(desmoquattro) engine would power the superbike, and the 750 Sport, whose style later lead to the fantastic

of the 1990’s.

The 851 was actually introduced in at Bol D’Or, and won at Daytona in 1987. it first raced in the new World

Championship in 1988, where it fifth. Soon after, got their hands on the amazing It displaced

851cc, was liquid sported a new Weber Marelli injection system and sported valves per cylinder and pumped

out a 90hp in street trim. It was no the bike was a huge success.

At Island in 1990, Ducati home its first of many superbike titles after Roche raced an incredible

As they say, the rest is

The 1990’s and Beyond: Rebirth

A World Superbike victory that the 888 was now a legend. Doug won an unprecedented 17 times on

the 888 in 1991, and 9 in 1992, bringing home the for the third time. But, by now the had reached

its capacity- the motor was to the limit and the chassis was no longer to contain the power. 1993 saw the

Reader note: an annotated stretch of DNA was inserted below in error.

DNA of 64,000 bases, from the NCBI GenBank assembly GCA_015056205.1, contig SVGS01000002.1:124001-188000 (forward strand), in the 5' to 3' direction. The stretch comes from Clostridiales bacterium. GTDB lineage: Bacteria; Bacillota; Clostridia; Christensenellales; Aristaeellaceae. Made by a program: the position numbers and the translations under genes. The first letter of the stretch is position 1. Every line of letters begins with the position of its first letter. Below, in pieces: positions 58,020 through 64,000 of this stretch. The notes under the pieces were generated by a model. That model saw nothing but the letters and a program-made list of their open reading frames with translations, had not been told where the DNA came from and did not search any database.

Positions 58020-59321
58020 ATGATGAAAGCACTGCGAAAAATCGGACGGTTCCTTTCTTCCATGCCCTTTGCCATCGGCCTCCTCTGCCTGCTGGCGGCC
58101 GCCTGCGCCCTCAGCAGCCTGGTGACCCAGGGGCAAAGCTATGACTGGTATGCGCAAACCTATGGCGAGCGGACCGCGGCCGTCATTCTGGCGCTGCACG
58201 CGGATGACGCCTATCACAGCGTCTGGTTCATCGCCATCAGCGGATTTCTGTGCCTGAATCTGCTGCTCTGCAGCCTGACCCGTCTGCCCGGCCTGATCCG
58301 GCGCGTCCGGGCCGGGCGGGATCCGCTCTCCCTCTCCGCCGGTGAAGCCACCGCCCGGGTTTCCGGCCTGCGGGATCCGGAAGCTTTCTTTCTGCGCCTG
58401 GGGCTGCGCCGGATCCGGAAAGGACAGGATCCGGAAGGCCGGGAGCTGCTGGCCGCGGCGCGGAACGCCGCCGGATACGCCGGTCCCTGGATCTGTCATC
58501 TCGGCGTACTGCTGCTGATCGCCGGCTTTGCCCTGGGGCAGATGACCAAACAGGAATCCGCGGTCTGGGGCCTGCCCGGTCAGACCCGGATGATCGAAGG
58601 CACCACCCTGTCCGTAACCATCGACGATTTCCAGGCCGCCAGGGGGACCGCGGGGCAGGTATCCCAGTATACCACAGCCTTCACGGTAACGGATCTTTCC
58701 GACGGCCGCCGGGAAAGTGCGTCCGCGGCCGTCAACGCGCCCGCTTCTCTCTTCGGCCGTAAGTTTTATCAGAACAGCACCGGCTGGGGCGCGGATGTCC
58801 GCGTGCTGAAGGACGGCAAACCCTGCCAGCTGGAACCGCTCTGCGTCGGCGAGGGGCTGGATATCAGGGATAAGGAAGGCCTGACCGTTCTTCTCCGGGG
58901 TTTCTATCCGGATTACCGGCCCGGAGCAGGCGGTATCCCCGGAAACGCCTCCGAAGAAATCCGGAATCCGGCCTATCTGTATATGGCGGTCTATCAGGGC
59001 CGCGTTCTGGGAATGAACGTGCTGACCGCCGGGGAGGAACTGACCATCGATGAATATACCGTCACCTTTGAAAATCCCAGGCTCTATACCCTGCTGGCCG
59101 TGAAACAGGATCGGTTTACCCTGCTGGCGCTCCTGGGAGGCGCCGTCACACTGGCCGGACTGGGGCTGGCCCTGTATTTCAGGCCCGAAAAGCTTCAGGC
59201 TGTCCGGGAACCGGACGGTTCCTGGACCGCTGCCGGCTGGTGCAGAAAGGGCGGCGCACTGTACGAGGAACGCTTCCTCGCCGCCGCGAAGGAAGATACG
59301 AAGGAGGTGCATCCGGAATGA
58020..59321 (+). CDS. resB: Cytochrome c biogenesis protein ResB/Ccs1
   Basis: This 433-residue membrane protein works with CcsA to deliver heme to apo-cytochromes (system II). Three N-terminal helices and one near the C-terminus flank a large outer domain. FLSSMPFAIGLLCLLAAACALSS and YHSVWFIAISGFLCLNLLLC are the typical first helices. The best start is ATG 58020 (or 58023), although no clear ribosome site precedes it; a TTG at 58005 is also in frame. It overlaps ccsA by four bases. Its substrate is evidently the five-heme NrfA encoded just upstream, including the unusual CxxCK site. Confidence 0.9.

head back home to with the Kawasaki team, Ducati to make perhaps one of the decisions ever- 1994 saw the

of the all-new 916 superbike. Completely by Massimo Tamburini (who penned the Paso and Cagiva

it was instantly recognized as one of the best in all of motorcycling’s history. Powered by a new and

955cc race motor out 150hp, the 916 Superbike won its debut much to the amazement of team and went

on take home the title in the hands of Carl Foggy 1995 saw Fogarty on the 916 win for the second

time. 1996 saw Troy bump Foggy from the top and take the title home for for the sixth time in seven

1998 was another unforgettable with Carl Fogarty again from Honda) by a nose, during the last

against the Honda on its own turf. also saw Fogarty keep the in Italy. The 916 was replaced by the 996 in

1999, and numerous improvements. By 2001, the new (narrow head) motor its debut. Displacing

998cc, the new had a larger bore and shorter combined with less valve angle and redesigned for

less stress at high It developed 174hp at 12,000 more than enough to the title back home the belt of

Troy Bayliss. even after a great by the Italian camp, 2002 saw Edwards aboard the Honda the

title back. The 998 was replaced by the 999 in and the championship was again brought to Italy by Neil Hodgson.

Ten Superbike titles in 13 years is a feat, considering the basic for the bikes (tubular space v-twin

engine) remained These Italians must be on to with their twins?

Ducati 125 Scrambler